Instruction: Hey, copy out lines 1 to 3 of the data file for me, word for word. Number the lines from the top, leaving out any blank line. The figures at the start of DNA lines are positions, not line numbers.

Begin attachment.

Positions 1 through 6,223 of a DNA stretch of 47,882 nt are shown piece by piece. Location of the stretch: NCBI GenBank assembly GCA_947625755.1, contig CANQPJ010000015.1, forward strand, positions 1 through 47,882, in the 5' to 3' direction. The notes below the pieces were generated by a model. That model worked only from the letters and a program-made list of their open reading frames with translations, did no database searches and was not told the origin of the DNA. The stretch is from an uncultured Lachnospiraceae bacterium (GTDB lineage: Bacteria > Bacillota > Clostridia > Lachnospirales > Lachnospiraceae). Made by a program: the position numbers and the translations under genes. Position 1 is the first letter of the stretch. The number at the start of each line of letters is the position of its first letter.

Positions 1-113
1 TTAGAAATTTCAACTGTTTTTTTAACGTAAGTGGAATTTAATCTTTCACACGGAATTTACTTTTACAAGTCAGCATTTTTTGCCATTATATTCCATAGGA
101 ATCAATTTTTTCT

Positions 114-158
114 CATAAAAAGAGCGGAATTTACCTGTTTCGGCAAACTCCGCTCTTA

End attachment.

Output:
Positions 1 through 6,223 of a DNA stretch of 47,882 nt are shown piece by piece. Location of the stretch: NCBI GenBank assembly GCA_947625755.1, contig CANQPJ010000015.1, forward strand, positions 1 through 47,882, in the 5' to 3' direction. The notes below the pieces were generated by a model. That model worked only from the letters and a program-made list of their open reading frames with translations, did no database searches and was not told the origin of the DNA. The stretch is from an uncultured Lachnospiraceae bacterium (GTDB lineage: Bacteria > Bacillota > Clostridia > Lachnospirales > Lachnospiraceae). Made by a program: the position numbers and the translations under genes. Position 1 is the first letter of the stretch. The number at the start of each line of letters is the position of its first letter.

Positions 1-113
1 TTAGAAATTTCAACTGTTTTTTTAACGTAAGTGGAATTTAATCTTTCACACGGAATTTACTTTTACAAGTCAGCATTTTTTGCCATTATATTCCATAGGA